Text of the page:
Welcome to the first week of the year college basketball gets dramatic enough a large portion of the population can stomach watching a whole game in one sitting!
OK, maybe that was a little over-the-top, but I am somewhat amused at the growing sentiment that college basketball has a big problem as far as entertainment value. Where have y’all been? Do you not watch the NBA at all, because it’s practically a different sport when guys can, you know, make shots on a consistent basis.
It’s been going this way for a long time, and the one-and-down thing ain’t the biggest problem. It’s just the extreme example of the larger issue that not enough guys stick around long enough for teams to learn how to play together or become recognizable and marketable. Going to two-and-done would only be a slight improvement for this overall. I’d trace the decline back to when guys like Allen Iverson and Stephon Marbury started making skipping more than one year of college more the norm.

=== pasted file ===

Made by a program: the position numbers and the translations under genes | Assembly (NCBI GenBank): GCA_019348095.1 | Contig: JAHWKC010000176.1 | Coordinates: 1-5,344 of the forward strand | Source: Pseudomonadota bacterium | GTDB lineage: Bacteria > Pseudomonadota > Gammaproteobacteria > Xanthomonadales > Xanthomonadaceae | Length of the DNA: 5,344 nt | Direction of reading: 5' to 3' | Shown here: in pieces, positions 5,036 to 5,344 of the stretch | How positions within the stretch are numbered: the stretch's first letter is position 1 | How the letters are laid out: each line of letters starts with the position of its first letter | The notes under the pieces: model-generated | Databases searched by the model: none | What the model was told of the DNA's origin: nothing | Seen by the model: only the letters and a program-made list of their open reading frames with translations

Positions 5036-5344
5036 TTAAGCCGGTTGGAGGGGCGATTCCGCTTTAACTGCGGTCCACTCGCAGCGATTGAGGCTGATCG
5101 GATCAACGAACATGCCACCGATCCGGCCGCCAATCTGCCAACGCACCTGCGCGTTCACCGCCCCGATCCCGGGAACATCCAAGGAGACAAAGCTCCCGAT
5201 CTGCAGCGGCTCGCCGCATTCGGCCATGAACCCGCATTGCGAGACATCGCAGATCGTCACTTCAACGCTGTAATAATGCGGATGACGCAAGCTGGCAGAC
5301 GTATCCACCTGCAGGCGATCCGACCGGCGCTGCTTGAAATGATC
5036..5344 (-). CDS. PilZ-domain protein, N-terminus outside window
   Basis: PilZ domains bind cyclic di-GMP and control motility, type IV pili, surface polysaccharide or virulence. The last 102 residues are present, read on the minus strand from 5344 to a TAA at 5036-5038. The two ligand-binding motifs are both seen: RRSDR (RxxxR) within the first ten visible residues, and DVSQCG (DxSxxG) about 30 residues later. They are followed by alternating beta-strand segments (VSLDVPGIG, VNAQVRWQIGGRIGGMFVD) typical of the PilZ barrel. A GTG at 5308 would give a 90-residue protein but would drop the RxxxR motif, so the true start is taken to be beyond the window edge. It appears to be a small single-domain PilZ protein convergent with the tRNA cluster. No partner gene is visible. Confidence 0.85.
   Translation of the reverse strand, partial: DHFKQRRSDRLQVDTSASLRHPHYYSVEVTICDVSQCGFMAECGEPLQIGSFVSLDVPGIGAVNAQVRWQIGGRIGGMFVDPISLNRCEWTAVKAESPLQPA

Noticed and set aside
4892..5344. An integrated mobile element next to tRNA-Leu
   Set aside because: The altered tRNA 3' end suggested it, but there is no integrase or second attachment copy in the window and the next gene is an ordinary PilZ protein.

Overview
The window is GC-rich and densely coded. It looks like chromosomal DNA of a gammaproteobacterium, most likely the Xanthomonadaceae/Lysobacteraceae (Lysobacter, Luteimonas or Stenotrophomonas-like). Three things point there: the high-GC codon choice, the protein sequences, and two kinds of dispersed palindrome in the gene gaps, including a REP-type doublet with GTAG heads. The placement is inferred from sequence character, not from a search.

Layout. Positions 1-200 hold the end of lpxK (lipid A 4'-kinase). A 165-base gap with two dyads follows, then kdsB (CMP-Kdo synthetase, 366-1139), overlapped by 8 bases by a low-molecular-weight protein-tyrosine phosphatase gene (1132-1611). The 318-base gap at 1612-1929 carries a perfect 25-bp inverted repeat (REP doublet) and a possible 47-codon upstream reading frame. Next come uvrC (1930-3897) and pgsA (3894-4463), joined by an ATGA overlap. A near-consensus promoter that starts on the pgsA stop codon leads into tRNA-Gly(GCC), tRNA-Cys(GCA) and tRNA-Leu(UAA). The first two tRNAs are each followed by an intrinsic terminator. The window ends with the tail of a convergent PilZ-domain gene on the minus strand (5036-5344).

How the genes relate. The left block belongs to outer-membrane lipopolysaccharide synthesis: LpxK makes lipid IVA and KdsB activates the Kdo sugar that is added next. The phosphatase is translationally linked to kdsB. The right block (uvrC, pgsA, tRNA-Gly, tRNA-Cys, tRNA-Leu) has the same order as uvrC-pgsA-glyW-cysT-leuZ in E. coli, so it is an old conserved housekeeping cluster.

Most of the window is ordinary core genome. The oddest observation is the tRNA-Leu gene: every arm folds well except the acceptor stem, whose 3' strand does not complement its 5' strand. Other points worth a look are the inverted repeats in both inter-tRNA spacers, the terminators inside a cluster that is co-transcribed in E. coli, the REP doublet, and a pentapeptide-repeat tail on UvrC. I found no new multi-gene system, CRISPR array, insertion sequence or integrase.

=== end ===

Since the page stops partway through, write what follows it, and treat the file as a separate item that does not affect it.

I don’t blame guys for going pro when they can. They’ve got to do what’s best for them — or at least what they think is best, which sometimes turns out to be not the case. But the fact teams are harder to get to know makes following the sport more difficult. That’s generally a bad business prospect, but the decline of the product’s watchability has larger implications.
And based on a lot of what I’ve been reading lately, I’m not sure there’s much reason to expect it to get better.
Exhibit A would be a piece from Seth Davis of Sports Illustrated that presents two critical issues as “myths” then goes on to provide more evidence for their veracity than anything else. Continue reading This Week in the Big Ten wants better basketball